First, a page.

FacebookTwitterGoogle+RedditEmail

Taxes and the Corporate Person

by CHRISTOPHER BRAUCHLI

When there is an income tax, the just man will pay more and the unjust less on the same amount of income.

— Plato, The Republic

The question for people who live and work abroad is whether they can turn themselves into corporations. Corporations are, as lawyers have known for years, and as the now famous case of Citizens United reminded us, (even though it did so by being misread by many commentators) people just like the people who live in the house next door.  Since corporations are people and have the same rights as people, the question people of the flesh and blood kind ask is why human persons are not entitled to the same tax benefits as Congress gives corporation persons.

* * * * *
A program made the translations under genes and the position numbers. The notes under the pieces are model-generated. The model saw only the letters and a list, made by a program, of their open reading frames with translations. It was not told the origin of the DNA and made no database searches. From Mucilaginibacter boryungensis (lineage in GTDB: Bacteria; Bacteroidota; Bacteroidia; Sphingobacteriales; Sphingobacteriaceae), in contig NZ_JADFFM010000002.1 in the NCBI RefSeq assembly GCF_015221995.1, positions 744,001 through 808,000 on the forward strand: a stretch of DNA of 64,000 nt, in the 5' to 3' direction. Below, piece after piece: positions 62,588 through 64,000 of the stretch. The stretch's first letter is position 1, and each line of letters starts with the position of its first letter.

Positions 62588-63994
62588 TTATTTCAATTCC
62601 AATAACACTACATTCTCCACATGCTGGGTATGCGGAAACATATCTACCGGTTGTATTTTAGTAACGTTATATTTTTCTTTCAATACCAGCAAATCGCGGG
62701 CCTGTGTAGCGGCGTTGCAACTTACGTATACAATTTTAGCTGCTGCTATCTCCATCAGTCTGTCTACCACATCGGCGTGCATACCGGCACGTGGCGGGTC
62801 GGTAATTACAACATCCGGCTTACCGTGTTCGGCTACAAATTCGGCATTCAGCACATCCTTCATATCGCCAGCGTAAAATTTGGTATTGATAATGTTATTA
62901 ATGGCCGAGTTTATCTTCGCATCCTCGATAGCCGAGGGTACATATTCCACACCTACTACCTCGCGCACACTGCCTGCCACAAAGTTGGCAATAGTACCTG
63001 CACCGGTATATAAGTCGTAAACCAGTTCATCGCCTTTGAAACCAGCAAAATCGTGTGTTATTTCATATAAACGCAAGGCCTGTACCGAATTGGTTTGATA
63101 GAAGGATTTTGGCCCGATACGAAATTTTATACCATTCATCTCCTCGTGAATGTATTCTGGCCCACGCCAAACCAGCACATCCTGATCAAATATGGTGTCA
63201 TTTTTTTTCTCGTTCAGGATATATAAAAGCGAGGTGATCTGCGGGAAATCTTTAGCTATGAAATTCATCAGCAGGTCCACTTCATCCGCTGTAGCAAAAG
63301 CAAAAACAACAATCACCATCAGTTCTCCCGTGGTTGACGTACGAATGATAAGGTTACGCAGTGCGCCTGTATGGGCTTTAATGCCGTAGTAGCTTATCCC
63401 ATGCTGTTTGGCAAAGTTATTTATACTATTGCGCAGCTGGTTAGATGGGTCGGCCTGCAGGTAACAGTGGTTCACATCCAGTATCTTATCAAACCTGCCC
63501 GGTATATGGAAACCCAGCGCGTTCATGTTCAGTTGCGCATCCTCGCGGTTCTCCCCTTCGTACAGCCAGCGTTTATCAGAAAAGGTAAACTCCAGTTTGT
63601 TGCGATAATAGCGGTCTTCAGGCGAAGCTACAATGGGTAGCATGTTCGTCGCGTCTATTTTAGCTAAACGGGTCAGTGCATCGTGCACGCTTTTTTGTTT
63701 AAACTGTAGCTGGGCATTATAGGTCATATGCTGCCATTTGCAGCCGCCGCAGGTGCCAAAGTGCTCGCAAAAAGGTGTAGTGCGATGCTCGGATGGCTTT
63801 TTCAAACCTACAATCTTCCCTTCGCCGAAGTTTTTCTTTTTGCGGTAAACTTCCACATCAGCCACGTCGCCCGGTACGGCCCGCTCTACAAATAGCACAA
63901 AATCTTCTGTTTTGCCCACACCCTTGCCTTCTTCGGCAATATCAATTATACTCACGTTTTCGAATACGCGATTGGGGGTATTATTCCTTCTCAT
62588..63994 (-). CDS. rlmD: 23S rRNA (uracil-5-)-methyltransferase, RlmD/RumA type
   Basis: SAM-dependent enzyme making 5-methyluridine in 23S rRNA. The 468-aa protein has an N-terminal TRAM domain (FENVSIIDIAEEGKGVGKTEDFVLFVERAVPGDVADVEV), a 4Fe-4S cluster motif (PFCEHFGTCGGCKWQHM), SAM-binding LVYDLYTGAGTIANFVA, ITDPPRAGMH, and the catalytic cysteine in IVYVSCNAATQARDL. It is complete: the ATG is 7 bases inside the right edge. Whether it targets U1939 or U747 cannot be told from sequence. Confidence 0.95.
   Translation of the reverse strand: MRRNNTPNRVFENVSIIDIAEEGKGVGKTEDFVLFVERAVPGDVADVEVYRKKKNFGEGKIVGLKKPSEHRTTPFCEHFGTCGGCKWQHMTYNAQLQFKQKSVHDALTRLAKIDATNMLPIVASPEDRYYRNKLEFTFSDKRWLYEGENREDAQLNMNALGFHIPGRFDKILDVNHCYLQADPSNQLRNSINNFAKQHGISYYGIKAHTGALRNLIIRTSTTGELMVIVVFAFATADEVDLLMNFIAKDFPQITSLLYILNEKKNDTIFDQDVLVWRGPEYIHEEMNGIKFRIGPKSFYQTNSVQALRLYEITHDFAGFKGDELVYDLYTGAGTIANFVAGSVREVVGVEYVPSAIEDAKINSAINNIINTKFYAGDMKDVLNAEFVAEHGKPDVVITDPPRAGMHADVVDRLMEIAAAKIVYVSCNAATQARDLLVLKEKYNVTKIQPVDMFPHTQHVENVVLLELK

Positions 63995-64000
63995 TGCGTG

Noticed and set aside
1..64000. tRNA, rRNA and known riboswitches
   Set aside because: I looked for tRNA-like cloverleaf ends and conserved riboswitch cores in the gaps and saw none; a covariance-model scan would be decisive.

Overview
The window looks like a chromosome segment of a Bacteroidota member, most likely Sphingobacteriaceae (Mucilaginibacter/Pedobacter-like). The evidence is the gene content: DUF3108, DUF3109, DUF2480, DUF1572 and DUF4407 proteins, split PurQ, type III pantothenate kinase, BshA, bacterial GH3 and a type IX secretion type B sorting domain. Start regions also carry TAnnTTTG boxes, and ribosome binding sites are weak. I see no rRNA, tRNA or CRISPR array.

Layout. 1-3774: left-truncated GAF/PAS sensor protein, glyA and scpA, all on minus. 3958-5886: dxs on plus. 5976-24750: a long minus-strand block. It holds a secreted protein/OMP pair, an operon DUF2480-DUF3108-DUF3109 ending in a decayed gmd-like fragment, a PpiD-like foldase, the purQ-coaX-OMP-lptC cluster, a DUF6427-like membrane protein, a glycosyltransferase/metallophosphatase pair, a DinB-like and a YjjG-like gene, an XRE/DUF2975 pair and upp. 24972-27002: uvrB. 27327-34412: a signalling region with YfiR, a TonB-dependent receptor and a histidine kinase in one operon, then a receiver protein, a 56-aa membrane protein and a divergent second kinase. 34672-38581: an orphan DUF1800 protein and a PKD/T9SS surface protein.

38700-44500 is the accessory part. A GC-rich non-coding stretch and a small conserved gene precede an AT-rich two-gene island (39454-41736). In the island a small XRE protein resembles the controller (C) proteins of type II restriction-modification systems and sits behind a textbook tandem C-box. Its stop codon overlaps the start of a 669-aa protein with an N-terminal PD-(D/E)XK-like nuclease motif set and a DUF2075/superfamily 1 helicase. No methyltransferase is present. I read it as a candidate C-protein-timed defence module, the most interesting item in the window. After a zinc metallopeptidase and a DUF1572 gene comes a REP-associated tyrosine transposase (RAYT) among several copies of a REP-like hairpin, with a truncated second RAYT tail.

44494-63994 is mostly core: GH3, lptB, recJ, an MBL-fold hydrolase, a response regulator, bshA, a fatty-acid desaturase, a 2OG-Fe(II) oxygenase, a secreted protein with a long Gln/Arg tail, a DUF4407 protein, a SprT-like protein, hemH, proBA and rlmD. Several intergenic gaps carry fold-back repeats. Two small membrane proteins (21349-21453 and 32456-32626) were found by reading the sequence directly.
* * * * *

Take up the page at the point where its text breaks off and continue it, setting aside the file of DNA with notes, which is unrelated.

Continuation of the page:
American citizens are taxed on their worldwide income, irrespective of where in the world it is earned.  An American who works all year in France is taxed by the United States on every penny of earned income in France just as if the American had earned that money working in the United States.  (The Internal Revenue Code in fact provides for a foreign earned income exclusion that permits U.S. citizens working abroad to exclude from income up to $92,500 in foreign earnings and, in addition, they can deduct certain housing amounts they receive while working abroad.  Everything in excess of those permitted exclusions, however, is taxed the same as if the citizen were working in the United States.)  Recent news caused persons working abroad to realize that their kind of persons are treated grossly different from corporate kinds of persons and that would seem to be a clear violation of the Equal Protection clause of the United States Constitution.